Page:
It doesn’t help that endophyte-free fescue — the one that fails in the winter — remains on the market. The state of Kentucky even provides cost-share funding for ranchers who switch from toxic fescue to endophyte-free fescue. And several Kentucky ranchers said they were still unclear on the differences among toxic fescue, endophyte-free fescue, and friendly fescue. Farm supply stores often don’t even stock friendly fescue seed, as it’s less shelf stable.

Roberts noted that toxic fescue exudes fluids that “pretty much destroy the food web,” poisoning insects that quail and other creatures feed on. A 2014 study showed that climate change could increase the endophyte’s toxicity. Friendly fescue soil, by contrast, has more microbes than toxic fescue soil. And water quality is better with friendly fescue, too, since sick cows don’t have to congregate in streams and ponds to stay cool.

Despite the confusion and slow uptake, Roberts is optimistic, noting the 30 years it took for farmers to embrace the revolution of hybrid corn in the early 20th century. And he can point to some wins. Darrel Franson, a Missouri rancher who remembers the endophyte-free fescue debacle, nevertheless decided to take the risk, converting his 126 acres to friendly fescue. He loves the results. “It’s hard to argue with the production potential of tall fescue and the length of season it gives us,” he said.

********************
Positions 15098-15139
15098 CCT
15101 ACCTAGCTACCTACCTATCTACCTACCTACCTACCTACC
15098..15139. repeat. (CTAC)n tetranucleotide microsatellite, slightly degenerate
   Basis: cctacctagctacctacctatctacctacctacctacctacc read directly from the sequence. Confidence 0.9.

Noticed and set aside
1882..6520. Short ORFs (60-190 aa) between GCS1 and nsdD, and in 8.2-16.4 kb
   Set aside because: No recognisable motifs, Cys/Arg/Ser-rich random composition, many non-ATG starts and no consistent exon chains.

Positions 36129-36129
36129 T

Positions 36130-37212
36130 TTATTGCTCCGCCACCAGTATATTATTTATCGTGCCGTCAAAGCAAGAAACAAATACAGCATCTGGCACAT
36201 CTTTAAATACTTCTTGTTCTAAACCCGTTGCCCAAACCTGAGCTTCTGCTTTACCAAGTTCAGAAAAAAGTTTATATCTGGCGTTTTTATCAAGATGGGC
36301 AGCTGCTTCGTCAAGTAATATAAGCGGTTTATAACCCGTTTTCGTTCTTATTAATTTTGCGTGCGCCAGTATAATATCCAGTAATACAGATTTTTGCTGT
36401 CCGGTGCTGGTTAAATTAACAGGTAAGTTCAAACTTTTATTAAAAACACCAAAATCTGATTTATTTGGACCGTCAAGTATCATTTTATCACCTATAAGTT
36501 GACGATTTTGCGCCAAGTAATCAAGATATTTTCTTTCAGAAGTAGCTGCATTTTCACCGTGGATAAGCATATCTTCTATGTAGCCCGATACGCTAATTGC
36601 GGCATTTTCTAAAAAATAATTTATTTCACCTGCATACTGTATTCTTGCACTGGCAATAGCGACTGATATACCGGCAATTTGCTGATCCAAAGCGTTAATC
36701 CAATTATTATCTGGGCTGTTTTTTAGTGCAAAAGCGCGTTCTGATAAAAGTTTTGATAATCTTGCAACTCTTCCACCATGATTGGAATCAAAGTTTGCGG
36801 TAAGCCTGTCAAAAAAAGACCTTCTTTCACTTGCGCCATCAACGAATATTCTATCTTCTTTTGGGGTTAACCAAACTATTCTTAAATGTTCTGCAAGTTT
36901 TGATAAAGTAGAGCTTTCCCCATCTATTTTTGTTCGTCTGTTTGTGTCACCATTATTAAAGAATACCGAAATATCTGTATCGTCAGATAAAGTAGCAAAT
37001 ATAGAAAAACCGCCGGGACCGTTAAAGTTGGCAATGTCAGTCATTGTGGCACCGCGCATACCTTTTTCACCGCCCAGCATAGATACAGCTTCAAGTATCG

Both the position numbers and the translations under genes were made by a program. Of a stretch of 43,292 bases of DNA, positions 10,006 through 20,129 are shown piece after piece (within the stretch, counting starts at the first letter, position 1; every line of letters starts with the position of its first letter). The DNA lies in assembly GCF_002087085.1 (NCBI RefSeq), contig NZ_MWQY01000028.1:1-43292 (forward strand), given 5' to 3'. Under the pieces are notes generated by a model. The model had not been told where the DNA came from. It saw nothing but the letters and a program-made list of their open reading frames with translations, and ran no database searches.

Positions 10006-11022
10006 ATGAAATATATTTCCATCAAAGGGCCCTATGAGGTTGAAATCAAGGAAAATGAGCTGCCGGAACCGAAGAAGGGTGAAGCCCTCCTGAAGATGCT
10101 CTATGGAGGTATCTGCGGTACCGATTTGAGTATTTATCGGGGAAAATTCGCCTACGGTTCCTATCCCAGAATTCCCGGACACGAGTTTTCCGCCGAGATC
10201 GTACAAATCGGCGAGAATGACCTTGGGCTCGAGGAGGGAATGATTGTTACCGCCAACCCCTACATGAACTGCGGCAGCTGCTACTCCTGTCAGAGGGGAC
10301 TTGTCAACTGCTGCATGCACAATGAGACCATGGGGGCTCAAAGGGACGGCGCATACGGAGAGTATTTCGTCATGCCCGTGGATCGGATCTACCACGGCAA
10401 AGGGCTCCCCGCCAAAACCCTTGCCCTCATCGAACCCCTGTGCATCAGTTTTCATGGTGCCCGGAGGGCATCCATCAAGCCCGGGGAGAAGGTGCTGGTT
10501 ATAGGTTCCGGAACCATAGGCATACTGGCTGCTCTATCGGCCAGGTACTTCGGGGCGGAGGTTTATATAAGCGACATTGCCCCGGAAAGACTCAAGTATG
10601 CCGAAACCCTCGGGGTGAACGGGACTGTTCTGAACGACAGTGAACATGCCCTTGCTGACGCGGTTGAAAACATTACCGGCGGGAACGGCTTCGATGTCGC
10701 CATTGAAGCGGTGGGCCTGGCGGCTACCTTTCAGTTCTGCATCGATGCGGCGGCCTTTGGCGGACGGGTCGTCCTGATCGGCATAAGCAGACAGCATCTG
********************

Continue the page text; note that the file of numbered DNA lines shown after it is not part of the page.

Roberts’ employer, the University of Missouri, is betting that a modified version of exotic fescue will appeal to ranchers more than the idea of converting to native grasslands. “What we’re promoting is environmentally friendly as well as economically sound,” he said. “When you seed a nontoxic endophyte and add legumes [to dilute pasture toxicity], that works as well as anything, and we have a lot of data on it. It may take another 20 years for it to catch on, but it’s not going away. It’s too good.”